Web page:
What does the Human Resources (HR) team do? This is a question that is nearly as old as the concept of HR itself. Yet, it seems even today, people think all the Human Resources team has to do is organise Rangolis, and music programmes and be done with it.
Those who are aware of what we do, however, know the challenges of this cut-throat industry that is almost always an inseparable component of a well-oiled machine (or company). But I am not going to waste your, or my, time in telling you the challenges of an HR personnel because I rather focus on a much bigger problem: finding the right talent.
And trust me when I say this: I have worked across India but when it comes to the northeast, talent that matches a job description is not only rare, it is almost impossible to find the right match. Allow me to explain.
One of the most significant but often overlooked challenges for HR managers is striking a balance between maintaining confidentiality and being transparent. HR professionals are privy to sensitive employee information such as performance reviews, disciplinary actions, and personal issues. On the other hand, they are expected to uphold transparency and share relevant information with employees. Managing this delicate equilibrium can be a constant challenge.
One of the biggest challenges is finding the right people to work for the company. HR managers have to write job descriptions, find job candidates, interview them, and choose the best ones. Getting the best talent, especially in competitive job markets, can be really hard and is often not appreciated.
And this is where scouting new talent for recruitment becomes almost impossible in the northeast. Let us say I put up a post on Linkedin, asking for content writers to apply. Despite making it clear that we are looking for social media-savvy candidates, I am bombarded with CVs that have nothing to do with the job description. Why? Because people do not read the finer details. But let us say by some miracle I find the perfect candidate: then, we get stuck at remuneration. A Guwahati-based company cannot match a Delhi-based company’s salary. Too often, we get applications from people looking to move back home to Guwahati while expecting Delhi-based salaries. That is not going to happen, I have to tell people time and again.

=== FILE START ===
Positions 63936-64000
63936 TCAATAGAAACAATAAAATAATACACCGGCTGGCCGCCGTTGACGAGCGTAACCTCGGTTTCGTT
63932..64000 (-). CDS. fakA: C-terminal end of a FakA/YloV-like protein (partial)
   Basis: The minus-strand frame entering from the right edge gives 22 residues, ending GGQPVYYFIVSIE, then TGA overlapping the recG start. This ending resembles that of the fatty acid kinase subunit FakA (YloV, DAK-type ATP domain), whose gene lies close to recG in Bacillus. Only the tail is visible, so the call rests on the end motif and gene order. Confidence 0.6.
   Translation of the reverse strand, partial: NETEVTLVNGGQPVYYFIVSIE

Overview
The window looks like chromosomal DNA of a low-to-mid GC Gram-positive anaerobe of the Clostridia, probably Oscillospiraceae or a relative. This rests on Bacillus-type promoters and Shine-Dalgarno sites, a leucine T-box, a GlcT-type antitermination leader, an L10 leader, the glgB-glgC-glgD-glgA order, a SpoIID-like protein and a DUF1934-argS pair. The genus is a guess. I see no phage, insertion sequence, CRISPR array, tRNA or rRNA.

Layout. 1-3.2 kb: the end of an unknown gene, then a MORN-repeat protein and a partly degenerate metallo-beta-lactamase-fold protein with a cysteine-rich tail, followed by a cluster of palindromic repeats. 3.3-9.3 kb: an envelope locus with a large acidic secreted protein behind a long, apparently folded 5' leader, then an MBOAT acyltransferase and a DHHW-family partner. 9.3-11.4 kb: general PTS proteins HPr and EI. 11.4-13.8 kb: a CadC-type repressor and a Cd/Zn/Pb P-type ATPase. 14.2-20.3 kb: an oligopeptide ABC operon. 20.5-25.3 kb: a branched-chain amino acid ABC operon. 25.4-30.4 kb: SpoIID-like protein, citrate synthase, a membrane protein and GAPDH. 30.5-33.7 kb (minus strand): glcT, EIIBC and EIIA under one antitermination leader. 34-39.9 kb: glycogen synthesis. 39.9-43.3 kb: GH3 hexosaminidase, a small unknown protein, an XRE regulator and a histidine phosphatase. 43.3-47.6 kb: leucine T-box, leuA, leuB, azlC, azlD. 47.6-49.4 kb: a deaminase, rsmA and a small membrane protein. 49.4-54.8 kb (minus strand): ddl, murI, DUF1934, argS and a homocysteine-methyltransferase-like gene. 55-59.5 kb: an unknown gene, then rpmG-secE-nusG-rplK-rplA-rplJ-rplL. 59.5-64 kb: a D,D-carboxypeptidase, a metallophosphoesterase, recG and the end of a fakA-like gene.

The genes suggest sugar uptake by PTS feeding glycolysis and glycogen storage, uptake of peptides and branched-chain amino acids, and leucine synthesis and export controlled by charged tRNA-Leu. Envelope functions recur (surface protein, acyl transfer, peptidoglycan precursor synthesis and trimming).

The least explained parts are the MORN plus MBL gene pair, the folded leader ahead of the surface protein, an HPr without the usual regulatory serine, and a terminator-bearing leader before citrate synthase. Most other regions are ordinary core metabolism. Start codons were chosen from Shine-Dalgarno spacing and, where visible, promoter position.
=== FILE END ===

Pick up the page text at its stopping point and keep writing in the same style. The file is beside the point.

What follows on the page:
This is why sometimes, even after months of advertising online, we do not find the right candidates.
And of course, hiring is not our only job. HR managers also need to know a lot about work laws and rules. They have to keep up with changing laws and make sure the company follows them. They also have to handle legal problems like discrimination or harassment claims, which can be very tough. Another less apparent difficulty lies in managing the substantial volume of paperwork that HR managers must contend with. This includes drafting employment contracts, administering benefits, and maintaining comprehensive work-related records. Managing these various tasks demands exceptional organisational skills due to the considerable workload involved.
Ensuring a positive work environment is one of their responsibilities, although it often goes unnoticed. HR managers frequently mediate disputes, offer emotional support, and assist individuals facing challenging situations. They are often the initial point of contact for employees dealing with personal issues or work-related stress. Although emotionally demanding, their efforts in these situations are not always visible to others. Despite the challenges, these efforts are crucial for maintaining smooth work operations, even if they are not immediately apparent to outsiders.
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HR managers also need to show that their work adds value to the company. This can be hard because it’s not always easy to prove how things like training or making employees happy help the company in the long run. Many people think HR managers have all the answers, but they’re just regular people too. They learn and adapt to new situations just like everyone else. The pressure of high expectations can be stressful and lead to burnout. The job is complex and filled with challenges that aren’t always obvious to others. From balancing secrecy and honesty to managing relationships and handling legal issues, HR managers play a crucial role in the success of a company.
The author is an HR professional with over 10 years of experience. Views expressed are personal.
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